Reviewed by Gladyce Janky
John L. Allen Jr., editor of Crux, an independent news site, describes My Life with the Saints (My Life) as the “most human, honest, warm and even humorous treatment of the stories of the saints I have encountered.” Using personal conversion stories, Fr. Martin shares seventeen stories about saints that have accompanied his faith journey, beginning with the saint of the sock drawer, St. Jude, the patron saint of lost causes.
Each story contains background information on the saint and explains how this person’s life connects with Fr. Martin’s journey. For example, reading Thomas Merton’s book, The Seven Story Mountain, led Martin to leave his corporate job to join the Society of Jesus. Merton also taught him the importance of seeking our True Self *.
As we read the stories, we are invited to see the saints as a source of encouragement and hope. One saint we meet is Pope John XXIII. We hear the Pope’s words, from his Journal of a Soul, the importance of being ourselves, not trying to emulate a saint when he states, “From the saints, I must take the substance, not the accidents, of their virtues…God desires us to follow the examples of the saints by absorbing the vital sap of their virtues and turning it into our own lifeblood, adapting it to our own individual capacities and particular circumstances.”
In a Loyola Press interview with Joe Popricki, Fr. Martin explains that he most appreciates the real-life struggles of the saints, especially those in his book. They have the same human foibles (minor weaknesses) as everyone. Their journeys are our journeys, too. They are the models for Christian living. They are not just a memory from the past but in our present and future. What hooks you or catches your attention is God’s way of drawing you closer to the saint, who then brings you closer to Jesus. Fr. Martin noted this is not an academic text but A series of meditations on how one Christian relates to these holy people **.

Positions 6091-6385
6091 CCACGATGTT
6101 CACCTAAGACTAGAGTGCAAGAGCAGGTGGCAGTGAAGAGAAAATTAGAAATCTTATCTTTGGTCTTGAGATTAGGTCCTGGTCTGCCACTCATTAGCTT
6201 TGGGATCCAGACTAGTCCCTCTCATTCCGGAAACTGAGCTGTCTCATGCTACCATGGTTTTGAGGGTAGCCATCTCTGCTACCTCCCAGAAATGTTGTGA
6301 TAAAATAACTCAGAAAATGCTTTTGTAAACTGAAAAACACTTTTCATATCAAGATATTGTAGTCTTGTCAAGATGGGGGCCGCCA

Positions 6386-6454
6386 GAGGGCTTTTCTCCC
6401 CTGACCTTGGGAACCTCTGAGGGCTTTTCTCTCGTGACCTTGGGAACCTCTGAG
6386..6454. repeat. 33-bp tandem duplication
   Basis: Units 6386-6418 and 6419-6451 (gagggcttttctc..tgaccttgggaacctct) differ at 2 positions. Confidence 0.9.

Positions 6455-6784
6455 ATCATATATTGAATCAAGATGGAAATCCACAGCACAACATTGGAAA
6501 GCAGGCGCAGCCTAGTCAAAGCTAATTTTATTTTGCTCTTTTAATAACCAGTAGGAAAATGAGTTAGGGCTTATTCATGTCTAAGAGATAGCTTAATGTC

My Life ends with a suggestion for further reading to learn about the saints. Possible texts include Butler’s Lives of the Saints (original or the newer edited version) or Fr. Richard McBrien’s Lives of the Saints: From Mary and St. Francis of Assisi to John XXIII and Mother Teresa. The reason for reading My Life and one or more of these books is not to become an expert on saints, but to discover the saints whose lived experiences resonate most deeply with our stories and lead us into a deeper relationship with Jesus. My Life contains reflection questions suitable for both personal meditation and group conversations.
Final Thoughts: Fr. Martin reminds us of the recent emphasis on every person’s call to holiness (p372). Anyone within the concrete circumstances of their life can point the way toward Jesus and is thus a potential saint in the making. There are no restrictions on one’s vocation, and sainthood is not limited to those in a religious order. There is no minimum age requirement, as evidenced by Blessed Carlo Acutis, a teenager and possible future patron saint of the internet. (Carlo Acutis: The Newest Patron Saint Of The Internet? – Catholic-Link)
*For me, to be a saint means to be myself. Therefore, the problem of sanctity and salvation is, in fact, the problem of finding out who I am and of discovering my true self: Thomas Merton, New Seeds of Contemplation.
** Loyola Press interview YouTube fr. james martin my life with the saints youtube
Many of Fr. Martin’s books, including My Life with the Saints, have been translated into Spanish (Mi Vido Con Los Santos).